In Florida, workers compensation settlements require some level of approval by the Office of the Judges of Compensation Claims. This is so the judge can approve your attorney’s fees (if any) and determine whether the appropriate amount of money (if any) is being carved out of the settlement amount to be sent toward the injured worker’s child support obligations.
Certain information can be obtained publicly through the Office of Judges of Compensation Claims website. While the actual settlement agreement entered into by the parties is not filed with the judge (and thus not visible on this website), any order from the judge approving the settlement would be. That order will typically document only the amount of the settlement, the amount of attorney’s fees and costs, if applicable, and the amount being sent to child support, if any.
Seek The Advice Of A Workers Compensation Attorney
The issues and concerns surrounding HIPAA and workers compensation claims can be confusing and nuanced. It is important for you to understand your rights under HIPAA and to work with your attorney to ensure your privacy is protected.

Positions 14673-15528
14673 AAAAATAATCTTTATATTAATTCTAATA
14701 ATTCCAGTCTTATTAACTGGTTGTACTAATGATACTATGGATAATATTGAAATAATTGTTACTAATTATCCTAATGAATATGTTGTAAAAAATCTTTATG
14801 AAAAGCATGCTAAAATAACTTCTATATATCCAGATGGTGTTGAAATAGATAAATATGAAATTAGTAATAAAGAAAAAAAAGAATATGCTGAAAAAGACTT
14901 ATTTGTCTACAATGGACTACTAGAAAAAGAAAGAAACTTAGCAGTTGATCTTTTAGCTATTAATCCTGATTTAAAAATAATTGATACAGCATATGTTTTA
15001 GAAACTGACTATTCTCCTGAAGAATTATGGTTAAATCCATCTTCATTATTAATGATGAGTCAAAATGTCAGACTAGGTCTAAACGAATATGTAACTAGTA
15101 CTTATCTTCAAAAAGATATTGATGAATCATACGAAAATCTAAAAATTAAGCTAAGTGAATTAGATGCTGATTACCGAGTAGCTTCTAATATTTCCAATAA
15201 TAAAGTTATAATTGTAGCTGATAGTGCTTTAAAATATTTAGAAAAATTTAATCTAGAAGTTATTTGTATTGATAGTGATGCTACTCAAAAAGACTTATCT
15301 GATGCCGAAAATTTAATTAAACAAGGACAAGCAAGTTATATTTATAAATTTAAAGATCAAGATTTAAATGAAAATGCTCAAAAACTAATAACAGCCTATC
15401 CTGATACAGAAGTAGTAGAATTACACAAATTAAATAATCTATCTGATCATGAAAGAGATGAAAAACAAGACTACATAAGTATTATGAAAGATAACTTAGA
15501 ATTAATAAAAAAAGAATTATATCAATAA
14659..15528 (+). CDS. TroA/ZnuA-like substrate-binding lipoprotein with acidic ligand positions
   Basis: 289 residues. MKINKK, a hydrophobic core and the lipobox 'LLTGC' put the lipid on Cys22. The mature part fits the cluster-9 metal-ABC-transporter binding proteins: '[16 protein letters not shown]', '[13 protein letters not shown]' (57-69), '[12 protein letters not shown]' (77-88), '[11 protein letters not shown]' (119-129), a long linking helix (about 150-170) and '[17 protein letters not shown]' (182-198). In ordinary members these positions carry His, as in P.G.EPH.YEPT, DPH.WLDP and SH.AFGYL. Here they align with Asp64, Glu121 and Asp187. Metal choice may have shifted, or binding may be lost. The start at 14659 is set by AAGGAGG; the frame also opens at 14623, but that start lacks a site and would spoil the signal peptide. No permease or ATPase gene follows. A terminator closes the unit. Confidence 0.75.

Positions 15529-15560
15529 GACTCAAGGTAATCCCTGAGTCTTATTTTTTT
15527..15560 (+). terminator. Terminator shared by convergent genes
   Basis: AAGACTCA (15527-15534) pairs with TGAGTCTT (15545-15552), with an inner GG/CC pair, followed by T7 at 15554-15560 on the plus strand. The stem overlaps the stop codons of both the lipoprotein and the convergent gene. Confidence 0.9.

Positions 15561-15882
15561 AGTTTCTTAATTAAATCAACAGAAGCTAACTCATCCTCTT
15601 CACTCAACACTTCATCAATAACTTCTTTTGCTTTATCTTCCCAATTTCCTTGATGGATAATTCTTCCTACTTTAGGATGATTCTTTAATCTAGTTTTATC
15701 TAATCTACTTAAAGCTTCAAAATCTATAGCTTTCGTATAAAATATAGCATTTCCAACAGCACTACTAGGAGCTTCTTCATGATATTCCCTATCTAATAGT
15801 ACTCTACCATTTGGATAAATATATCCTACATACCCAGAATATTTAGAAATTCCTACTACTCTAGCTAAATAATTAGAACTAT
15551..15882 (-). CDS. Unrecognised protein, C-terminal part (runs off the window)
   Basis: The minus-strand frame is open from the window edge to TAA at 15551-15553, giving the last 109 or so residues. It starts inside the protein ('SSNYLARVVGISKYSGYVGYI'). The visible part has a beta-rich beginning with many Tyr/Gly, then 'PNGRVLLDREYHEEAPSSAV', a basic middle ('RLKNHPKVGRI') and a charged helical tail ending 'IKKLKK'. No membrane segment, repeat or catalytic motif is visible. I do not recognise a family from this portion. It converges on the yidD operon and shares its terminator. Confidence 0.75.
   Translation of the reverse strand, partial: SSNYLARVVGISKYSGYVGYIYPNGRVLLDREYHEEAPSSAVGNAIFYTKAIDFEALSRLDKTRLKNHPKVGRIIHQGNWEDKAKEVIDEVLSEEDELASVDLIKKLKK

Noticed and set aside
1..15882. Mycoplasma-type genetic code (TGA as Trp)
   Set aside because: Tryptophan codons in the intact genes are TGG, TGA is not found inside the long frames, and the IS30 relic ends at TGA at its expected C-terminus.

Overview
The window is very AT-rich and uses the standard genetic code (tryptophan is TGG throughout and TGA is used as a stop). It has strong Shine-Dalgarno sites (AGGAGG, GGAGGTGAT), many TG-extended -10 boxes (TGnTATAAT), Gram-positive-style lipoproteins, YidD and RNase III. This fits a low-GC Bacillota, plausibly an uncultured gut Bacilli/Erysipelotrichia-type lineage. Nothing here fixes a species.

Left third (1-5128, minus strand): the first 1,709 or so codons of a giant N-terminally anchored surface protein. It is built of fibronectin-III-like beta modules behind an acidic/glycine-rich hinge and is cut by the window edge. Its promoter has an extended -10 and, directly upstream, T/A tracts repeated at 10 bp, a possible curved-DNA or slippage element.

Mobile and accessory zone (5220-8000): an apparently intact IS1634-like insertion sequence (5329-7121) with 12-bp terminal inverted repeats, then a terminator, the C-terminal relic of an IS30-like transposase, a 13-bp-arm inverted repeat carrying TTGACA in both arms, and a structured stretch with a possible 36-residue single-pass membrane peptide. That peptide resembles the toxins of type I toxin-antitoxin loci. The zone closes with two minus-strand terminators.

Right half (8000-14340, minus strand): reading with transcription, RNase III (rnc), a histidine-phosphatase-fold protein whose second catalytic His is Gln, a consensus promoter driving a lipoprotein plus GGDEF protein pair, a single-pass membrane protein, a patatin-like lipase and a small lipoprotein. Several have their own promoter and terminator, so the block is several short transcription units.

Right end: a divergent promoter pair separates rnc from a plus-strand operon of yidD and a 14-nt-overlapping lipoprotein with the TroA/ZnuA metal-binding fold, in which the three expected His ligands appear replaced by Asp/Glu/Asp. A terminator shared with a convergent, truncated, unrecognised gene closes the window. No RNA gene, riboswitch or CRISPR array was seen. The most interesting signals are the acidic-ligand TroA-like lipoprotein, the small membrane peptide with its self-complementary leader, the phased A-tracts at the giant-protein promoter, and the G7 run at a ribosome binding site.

However, as outlined, it is likely that your employer will be able to legally gain access to your full medical records at some point.
You certainly don’t want to lie about prior or even subsequent accidents or conditions you have when you are speaking with your workers comp doctors or in deposition, as this is illegal and can result in felony charges and a complete denial of all benefits. However, you should also choose your words carefully and avoid providing any more information than is necessary.
It’s a fine line to walk, which is why an attorney is necessary to provide advice and guidance. Attorney Brian D. Tadros is here to help you answer questions specific to your case, walk you through the process of a workers compensation claim, and help you obtain the treatment and compensation you deserve.
Our experience and expertise will help you to navigate your workers compensation claim and treatment with confidence and sound advice.
Contact our office today to schedule a free consultation to learn more about your workers compensation rights.